Under New York State law, both parents must financially support their child until the child turns 21 years old. Child support also includes providing health insurance coverage until the child turns 21 years old.
If the child is under 21 and married, self-supporting, or in the military then the child is emancipated and the parents don’t have to support the child.
About Child Support
In general, the custodial parent can get child support from the other parent, the non-custodial parent. The custodial parent is the parent who has physical custody of the child. This means that the child lives with this parent most of the time.
- If the two parents were never married to each other, there must be an Acknowledgment of Paternity or Order of Filiation to establish paternity.
- The custodial parent can get child support even if that parent can support the child on their own.
- Even if the two parents are living together with the child, one parent can get a child support order if the other parent refuses to help pay for the child’s bills.
If the child is in foster care then both parents have a responsibility of paying child support.
Child support can be:
- Ordered during a Divorce case in Supreme Court.
- Ordered by filing a support petition in Family Court.
- Arranged by written agreement between the parents.
- A written agreement must meet a few specific requirements or the Court can refuse to use it.
Child Support Order
If you have a child support order and want to change or enforce it, you can use the free and easy Support Modification and Enforcement/Violation DIY Form program. This program can ask the Family Court to modify the order. It can also ask the Family Court to enforce the order if the other parent is not following it.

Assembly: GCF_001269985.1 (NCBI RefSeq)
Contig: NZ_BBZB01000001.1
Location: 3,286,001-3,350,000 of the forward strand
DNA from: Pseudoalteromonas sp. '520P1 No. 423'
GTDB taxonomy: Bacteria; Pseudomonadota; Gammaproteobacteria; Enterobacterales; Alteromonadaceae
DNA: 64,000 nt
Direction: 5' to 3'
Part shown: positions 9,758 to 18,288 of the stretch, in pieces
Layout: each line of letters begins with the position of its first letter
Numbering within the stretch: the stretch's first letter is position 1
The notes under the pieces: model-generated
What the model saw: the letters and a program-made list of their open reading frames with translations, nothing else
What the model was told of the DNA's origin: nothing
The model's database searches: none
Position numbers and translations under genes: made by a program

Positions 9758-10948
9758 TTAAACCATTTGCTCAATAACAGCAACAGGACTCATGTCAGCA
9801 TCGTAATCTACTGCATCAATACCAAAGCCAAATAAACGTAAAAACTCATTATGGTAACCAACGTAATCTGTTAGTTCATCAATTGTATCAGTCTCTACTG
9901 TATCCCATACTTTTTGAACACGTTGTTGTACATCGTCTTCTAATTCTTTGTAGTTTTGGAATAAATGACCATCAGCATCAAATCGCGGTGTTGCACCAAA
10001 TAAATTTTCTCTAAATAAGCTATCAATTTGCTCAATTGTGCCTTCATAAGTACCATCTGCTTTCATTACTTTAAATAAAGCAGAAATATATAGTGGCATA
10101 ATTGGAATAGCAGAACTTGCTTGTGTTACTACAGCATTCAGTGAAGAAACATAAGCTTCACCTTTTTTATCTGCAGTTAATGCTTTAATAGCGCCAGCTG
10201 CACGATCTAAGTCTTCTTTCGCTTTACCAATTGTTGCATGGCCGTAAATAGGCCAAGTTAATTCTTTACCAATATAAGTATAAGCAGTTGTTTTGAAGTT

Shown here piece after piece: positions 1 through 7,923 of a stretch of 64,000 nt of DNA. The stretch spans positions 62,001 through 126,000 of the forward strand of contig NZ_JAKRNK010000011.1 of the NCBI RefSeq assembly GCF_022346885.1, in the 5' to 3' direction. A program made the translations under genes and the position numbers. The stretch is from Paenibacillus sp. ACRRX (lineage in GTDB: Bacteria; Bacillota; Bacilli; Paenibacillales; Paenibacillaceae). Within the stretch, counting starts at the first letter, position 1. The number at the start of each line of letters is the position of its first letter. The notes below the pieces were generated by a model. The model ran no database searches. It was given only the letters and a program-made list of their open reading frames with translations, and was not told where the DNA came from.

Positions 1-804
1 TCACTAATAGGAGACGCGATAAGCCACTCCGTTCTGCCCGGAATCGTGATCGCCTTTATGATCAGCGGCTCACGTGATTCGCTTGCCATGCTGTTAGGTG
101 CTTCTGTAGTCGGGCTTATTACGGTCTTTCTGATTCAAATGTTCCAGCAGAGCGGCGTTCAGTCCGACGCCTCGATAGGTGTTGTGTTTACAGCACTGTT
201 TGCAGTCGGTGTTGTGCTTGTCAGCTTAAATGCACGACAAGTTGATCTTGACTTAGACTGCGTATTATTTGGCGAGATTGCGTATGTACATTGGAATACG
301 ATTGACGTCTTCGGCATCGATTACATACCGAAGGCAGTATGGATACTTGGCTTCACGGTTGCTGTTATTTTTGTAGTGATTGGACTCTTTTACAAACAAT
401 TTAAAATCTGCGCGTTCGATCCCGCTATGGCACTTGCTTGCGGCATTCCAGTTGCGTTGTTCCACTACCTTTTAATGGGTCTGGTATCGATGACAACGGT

Child Support Services
If you are a custodial parent or guardian you can get child support services from New York State. The local Child Support Enforcement Unit (CSEU) does many helpful things to get you child support. In New York City the office is called the Office of Child Support Services (OCSS).
This service is available to all custodial parents and guardians regardless of income, cash assistance, or immigration status.
If you need to keep your address confidential from the person who pays the support so that you can’t be found, then do not give CSEU your home or work address. Talk to the person who is helping you to find out how to protect yourself.
What Kind of Help
The local child support services office can help you with the following things:
- Locate the noncustodial parent if you don’t know where he or she is.
- Serve the summons on the noncustodial parent
- Collect child support through its Support Collection Unit (SCU) and send the payment to you
- Increase the amount of the child support order with a Cost of Living Adjustment (COLA), without going back to court
- increase the amount of the order
- seize (take) bank accounts, tax refunds, and lottery winnings
- suspend driver licenses
- report child support debt to credit reporting agencies
How to Apply
If you get public assistance in case you must use the service. There is no fee.
If you’re not on public assistance, you must apply for child support services. There is an administrative fee of $25 a year if you get over $500 of child support a year.
For more information, call the NYS Child Support Helpline at 888-208-4485 (available Monday-Friday, 8:00 am-7:00 pm).
Support and Public Assistance
If you or your child gets public assistance in cash, any support is paid directly to the Human Resources Administration (HRA) in New York City or the Office of Temporary and Disability Assistance (OTDA) outside of New York City and not to you.